Copyright talks to the team behind Bike Back, a cycle scheme in Bristol that aims to bridge the gap between the city’s free and incarcerated populations
A tipsy tumble from the Golden Lion on Gloucester road is a stark victorian building surrounded by barbed wire. This is HM Prison Bristol. It has a maximum capacity of 614 and holds men who have been convicted of crimes or are serving time on remand. A report published by a prison watchdog in late 2015 concluded that 72 per cent of the men incarcerated in Horfield prison and serving terms of less than 12 months would re-offend. The prison does focus on inmate rehabilitation, but the system here and on a wider scale obviously has
its flaws. Enter Life Cycle UK.
The saying goes that one good turn deserves another, which make sense. But what happens when someone disrupts this balance? The How to Stop Prisoners From Re-offending conundrum is ongoing, but the answer is still very much obscured. Progress is being made though. Bike Back aims to help break the re-offending cycle. Poppy Brett, Chief Executive of Life Cycle (the charity behind the BikeBack scheme) explains what they do, ‘Bike Back is essentially a bike refurbishment scheme,’ she says. ‘We take donations of unwanted bikes from the public to our training workshop at HM Prison Bristol and teach prisoners the skills they need to refurbish them.
‘Once they fix the bikes we give them a thorough safety check and then we sell them back to members of the public to encourage more people – especially those on low incomes – to get cycling.’
The positive effects of Bike Back work on a number of levels – or overlapping circles, like a lovely Venn diagram of proactive social change. As Poppy says, ‘The beauty of the project is in the sum of its parts.’ The ‘parts’ being the prisoners, the customers with access to low-cost bikes and the environment, less bikes in landfill and, hopefully, less cars on the road.
So how does the system work? The lowest priced bikes are reserved for those who have been referred by other third sector voluntary organisations like Bristol Drugs Project, Bristol Mind, Second Step and St Mungo’s. These bikes cost just £20 and, over the last year, roughly a third of all refurbished bikes from Bike Back were redistributed this way.
Then there are other bikes that are reserved for people who have declared themselves on low incomes. All the rest are made available for general sale at ‘normal’ prices, although a ‘normal’ price at Bike Back is still very much affordable.
So Bristol’s cyclists are happy, Mother Nature is happy (or as happy as she can be right now) and the scheme is opening up new opportunities for the city’s prison population. Bike Back helps prisoners to contribute to society and the importance of this isn’t overlooked. In the words of one prisoner involved in the Bike Back scheme, ‘It’s made me feel happy that I am doing something positive, something for the community out there. ‘I had two nice bikes come in that I’ve stripped and put back together, I like to think that someone might get them for Christmas, it makes me smile.’
Bike Back operates without casting judgement. And letting prisoners know they aren’t being judged is not only a refreshing change, it can have extremely positive repercussions. As Poppy puts it, ‘If you take the project in its entirety its something quite special.’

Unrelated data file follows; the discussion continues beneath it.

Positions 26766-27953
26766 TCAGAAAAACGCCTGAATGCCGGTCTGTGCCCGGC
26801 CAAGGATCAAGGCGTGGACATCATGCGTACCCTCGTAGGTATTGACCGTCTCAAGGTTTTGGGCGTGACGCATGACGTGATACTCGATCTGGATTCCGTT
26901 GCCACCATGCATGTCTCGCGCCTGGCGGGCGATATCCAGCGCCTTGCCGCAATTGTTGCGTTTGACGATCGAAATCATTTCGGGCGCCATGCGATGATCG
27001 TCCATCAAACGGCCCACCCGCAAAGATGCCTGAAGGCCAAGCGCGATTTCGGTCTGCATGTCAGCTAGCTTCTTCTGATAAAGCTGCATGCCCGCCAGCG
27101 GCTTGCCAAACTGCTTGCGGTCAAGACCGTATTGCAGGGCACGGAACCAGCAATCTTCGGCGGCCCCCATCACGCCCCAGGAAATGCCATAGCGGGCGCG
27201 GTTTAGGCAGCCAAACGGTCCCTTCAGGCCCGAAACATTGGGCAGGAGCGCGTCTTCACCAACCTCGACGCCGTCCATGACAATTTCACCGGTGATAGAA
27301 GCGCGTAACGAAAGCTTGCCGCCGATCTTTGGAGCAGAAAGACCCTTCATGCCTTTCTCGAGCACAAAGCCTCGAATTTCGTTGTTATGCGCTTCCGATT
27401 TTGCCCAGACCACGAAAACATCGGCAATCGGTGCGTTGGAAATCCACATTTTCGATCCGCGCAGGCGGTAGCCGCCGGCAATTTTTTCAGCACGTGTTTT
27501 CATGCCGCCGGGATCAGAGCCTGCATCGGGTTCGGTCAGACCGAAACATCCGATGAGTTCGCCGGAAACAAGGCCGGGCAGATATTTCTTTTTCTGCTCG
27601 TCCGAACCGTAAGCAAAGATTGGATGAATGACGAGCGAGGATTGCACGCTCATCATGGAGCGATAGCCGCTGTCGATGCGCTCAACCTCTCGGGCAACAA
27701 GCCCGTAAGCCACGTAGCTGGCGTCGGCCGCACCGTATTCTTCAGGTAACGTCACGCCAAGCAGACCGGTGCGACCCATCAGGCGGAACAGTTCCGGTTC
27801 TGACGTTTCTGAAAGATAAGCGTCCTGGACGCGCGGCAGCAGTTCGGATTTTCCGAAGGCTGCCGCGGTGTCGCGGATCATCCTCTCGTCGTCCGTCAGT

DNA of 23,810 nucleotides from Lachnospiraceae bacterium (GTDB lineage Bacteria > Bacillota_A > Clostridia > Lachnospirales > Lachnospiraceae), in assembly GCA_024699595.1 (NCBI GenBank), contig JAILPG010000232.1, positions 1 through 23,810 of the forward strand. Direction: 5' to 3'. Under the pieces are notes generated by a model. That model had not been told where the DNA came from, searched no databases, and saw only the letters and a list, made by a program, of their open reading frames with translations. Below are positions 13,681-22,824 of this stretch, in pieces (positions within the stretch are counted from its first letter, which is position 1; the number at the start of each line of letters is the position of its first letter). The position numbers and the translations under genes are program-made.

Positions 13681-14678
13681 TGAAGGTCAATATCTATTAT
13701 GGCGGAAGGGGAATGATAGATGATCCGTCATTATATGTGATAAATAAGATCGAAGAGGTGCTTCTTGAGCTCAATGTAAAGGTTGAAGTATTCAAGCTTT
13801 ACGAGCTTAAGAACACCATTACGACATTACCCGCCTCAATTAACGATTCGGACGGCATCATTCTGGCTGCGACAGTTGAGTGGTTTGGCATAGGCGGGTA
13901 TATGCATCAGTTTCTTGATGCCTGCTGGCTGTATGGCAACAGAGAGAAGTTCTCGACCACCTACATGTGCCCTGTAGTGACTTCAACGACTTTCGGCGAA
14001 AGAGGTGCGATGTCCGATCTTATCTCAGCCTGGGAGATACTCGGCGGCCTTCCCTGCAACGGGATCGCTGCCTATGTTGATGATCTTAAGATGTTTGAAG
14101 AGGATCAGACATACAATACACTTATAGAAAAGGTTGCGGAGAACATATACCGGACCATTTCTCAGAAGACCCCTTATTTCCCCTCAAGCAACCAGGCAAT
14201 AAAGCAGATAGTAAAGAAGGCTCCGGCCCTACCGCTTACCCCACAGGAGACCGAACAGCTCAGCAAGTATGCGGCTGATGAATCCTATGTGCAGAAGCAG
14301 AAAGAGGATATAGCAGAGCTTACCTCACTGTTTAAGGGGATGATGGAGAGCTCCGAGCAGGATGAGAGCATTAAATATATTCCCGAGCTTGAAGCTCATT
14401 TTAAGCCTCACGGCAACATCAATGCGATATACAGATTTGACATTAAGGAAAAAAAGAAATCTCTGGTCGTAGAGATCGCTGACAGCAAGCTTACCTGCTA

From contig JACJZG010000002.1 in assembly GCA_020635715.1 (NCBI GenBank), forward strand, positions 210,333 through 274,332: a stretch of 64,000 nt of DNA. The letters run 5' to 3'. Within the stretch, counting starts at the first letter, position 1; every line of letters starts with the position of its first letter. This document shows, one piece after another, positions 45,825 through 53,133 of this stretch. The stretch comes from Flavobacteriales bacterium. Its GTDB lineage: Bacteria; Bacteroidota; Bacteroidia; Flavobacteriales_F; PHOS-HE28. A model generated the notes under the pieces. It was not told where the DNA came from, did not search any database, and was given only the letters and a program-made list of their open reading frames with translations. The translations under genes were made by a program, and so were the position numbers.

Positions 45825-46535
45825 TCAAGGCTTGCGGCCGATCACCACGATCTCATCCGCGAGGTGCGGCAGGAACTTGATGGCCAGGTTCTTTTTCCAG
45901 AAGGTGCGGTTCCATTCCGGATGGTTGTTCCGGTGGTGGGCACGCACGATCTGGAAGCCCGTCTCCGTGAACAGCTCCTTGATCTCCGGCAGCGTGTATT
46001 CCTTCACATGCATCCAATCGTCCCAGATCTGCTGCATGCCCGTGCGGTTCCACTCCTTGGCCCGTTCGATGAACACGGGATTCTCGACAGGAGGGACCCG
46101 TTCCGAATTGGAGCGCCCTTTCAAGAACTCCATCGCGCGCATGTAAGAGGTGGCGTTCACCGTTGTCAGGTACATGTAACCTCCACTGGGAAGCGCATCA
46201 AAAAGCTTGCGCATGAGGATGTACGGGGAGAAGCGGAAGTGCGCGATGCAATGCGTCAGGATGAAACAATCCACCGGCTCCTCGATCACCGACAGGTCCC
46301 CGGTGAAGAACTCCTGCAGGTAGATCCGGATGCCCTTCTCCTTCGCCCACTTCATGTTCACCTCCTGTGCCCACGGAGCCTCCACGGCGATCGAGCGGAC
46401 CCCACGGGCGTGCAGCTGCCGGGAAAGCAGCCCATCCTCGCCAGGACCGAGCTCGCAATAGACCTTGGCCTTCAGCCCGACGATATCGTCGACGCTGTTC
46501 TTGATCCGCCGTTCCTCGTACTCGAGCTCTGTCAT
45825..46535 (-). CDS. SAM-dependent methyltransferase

With so many elements to the scheme, how does Poppy and the rest of the team measure its success? This is a complex but necessary task. The charity is Lottery funded, which means it has to provide evidence of the positive difference it’s making.
Bike Back collects all sorts of data including feedback from prisoners, feedback from the people who receive the bikes and, of course, the number of bikes that are sold. There’s a problem with this last one though. Development Manager Tamar Thompson explains, ‘The bikes are donated, they go into the prison where they’re fixed and then they come out,’ she says. ‘There’s a limit to what we can do.’ Last year Bike Back sold around 350 bikes. Of course they could hire a prolific mechanic who would fix and sell on plenty more bikes than that, but the prisoners are learning to become mechanics – and this takes time.
Bike Back itself doesn’t have all of the time in the world though. It secured Lottery funding and won the bid from HM Prison Bristol seven years ago, but this funding will run out in March 2017. The team can apply again but nothing is guaranteed, and even then, money is always tight. Still, they’re doing everything they can to keep the wheels turning, because right now the scheme seems to be working. Here’s what another prisoner had to say, ‘It’s made me realise I can do things without drugs. ‘I can be a more socially acceptable person and it’s not so hard. ‘I’ve come off all my meds and was still able to come over here, it helps the way I think, takes my mind off using.’
The scheme is helping break the cycle of re-offending by investing time into people, regardless of drug issues and lack of qualifications. When Bike Back does this, it can help a prisoner reform, reintegrate in to society and give something back. And after that? Well, one good turn deserves another.
Monetary donations are always welcomed, you can make one on the Bike Back website:
If you’d like to volunteer, get in touch by phone to see how you can help:
0117 353 4580
Or, if you’d like to buy a bike go to: